I’m busy planning out my personalized Lent. I need to decide what to give up. I need to decide what to give away. I need to pick books to read and do things that are tailored to my own personal, spiritual needs.

Lent arrives soon. Am I ready? There are so many choices to make.

Or are there?

A Traditional Lent

If I weren’t tailoring my own personal Lenten experience, and were just following the tradition, I would:

  • fast on Ash Wednesday,
  • read the Bible with special attention,
  • read the Church Fathers (and Mothers),
  • give up sweets and alcohol (except on Sundays),
  • abstain from meats on Friday (or perhaps give up one meal),
  • give away extra money to help the poor,
  • volunteer my time to visit and assist the sick, the prisoner, or the outcast.

The tradition is not totally uniform. But this a basic outline of Lenten disciplines for many generations back.

Why should I craft my own personal Lent when this old, shared, practical tradition exists?

What I’m Not Saying

I don’t want to imply that we are doing something wrong when we make personal decisions about our practices during Lent. Not at all.

This is all about repentance, honesty with God, and growing into a deeper knowledge of who we are in Christ. It isn’t about following rules or rigidly maintaining a tradition for its own sake.

In fact, even within this tradition, choices have to be made about where to give money and where to serve.

But we can be so very quick to assume that we are totally unique individuals that should always be making personal choices for ourselves, curating a plan of action from our options.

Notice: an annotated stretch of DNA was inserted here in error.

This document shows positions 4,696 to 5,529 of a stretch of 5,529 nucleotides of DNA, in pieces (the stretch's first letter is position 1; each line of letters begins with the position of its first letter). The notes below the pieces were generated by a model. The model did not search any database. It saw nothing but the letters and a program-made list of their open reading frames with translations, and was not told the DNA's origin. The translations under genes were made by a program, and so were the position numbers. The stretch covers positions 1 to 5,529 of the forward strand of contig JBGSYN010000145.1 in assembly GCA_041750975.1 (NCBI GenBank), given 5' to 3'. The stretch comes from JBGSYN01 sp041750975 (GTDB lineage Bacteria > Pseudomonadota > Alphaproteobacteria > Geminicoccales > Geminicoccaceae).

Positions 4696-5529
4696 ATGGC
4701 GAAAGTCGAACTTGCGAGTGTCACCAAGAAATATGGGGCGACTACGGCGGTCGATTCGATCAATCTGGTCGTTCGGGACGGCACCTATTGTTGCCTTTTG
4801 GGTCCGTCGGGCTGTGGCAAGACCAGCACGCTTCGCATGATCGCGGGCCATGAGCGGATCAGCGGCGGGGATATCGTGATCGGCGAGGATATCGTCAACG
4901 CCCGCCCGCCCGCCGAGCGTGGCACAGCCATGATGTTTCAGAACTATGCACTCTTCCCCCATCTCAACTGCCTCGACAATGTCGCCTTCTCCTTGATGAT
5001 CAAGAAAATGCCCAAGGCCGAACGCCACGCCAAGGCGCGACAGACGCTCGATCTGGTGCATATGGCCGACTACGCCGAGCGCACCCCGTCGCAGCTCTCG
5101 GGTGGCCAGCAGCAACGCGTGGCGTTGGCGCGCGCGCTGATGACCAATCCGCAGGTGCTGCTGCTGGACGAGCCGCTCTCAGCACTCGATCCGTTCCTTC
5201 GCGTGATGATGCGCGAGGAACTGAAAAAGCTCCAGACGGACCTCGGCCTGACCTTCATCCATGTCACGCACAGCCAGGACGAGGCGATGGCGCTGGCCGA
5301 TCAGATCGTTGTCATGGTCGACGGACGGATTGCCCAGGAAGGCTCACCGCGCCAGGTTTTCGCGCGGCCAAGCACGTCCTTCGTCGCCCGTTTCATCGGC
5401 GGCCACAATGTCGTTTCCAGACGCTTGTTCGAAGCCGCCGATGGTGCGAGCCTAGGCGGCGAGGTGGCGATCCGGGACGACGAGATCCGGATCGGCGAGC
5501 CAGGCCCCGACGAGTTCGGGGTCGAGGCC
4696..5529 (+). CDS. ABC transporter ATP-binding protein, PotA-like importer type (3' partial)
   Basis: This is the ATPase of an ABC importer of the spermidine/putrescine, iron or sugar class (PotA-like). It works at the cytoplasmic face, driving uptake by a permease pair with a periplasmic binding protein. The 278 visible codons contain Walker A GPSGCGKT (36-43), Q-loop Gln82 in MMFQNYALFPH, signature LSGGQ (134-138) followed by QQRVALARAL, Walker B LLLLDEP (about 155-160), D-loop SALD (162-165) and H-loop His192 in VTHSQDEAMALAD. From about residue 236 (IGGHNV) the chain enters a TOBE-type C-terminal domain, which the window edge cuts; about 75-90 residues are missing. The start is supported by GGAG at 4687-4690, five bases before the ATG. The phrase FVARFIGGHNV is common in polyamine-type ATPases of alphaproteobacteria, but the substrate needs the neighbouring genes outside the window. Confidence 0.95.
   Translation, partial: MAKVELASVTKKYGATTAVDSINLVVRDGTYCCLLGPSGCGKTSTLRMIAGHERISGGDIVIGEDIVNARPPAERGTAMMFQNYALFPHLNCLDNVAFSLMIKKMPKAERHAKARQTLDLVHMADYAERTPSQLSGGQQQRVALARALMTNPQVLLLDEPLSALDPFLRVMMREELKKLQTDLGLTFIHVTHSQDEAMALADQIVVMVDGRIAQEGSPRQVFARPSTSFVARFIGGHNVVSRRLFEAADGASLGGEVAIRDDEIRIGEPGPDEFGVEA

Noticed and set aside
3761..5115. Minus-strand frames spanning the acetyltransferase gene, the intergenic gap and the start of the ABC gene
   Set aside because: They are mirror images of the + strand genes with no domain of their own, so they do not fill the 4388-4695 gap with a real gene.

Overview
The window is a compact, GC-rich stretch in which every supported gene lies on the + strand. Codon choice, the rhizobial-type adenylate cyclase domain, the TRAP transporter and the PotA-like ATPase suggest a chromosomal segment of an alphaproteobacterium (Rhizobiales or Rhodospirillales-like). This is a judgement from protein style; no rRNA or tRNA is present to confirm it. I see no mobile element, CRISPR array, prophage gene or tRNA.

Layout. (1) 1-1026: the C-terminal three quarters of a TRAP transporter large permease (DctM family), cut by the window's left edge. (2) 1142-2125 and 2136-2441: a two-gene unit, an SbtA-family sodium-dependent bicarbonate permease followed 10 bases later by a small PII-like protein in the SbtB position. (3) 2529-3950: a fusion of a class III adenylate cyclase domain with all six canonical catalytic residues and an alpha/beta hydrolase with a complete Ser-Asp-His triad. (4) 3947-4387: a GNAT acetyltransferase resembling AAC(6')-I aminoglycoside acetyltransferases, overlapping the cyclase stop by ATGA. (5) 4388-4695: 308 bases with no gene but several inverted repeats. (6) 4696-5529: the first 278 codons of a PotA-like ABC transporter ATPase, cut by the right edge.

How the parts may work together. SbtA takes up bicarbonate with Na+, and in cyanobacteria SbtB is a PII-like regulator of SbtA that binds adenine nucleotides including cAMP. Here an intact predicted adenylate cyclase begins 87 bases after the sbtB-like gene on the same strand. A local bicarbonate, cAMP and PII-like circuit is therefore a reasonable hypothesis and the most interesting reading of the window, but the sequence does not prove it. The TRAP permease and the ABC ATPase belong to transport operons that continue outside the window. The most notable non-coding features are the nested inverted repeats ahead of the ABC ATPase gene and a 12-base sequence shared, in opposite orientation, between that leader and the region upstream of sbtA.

And that can become a problem when we start to see ourselves as above the tradition, rather than within it.

Try a Traditional, Not Tailored, Lent This Year

So this year, consider not personalizing your Lenten experience. Consider simply doing what has long been done.

Consider just being one of the many Christians around the world who are giving up meat on Fridays, or abstaining from sweets. Consider reading the Daily Office and picking up an ancient Christian reader.

(Just note also that, traditionally, there are exceptions on fasting for young children, pregnant women, anyone who is ill, and the elderly.)

Don’t tailor it. Don’t select from it. Don’t fret about it. Just do it.

Perhaps it will be freeing to not make many choices this year, walking through Lent the way an older generation did, and seeing what happens.

Of course, no matter what we do, we can’t really do it. We’ll fail in some way. Even if we totally succeed and we nail it, we will still probably suffer from pride in ourselves for the accomplishment.

And that is the point of Lent. The point is not to do it just right, but to walk through it with each other, in the grace of Christ.

Maybe this year is the year to not do your own thing for Lent?

(To learn more about Lent, check out our Rookie Anglican Guide.)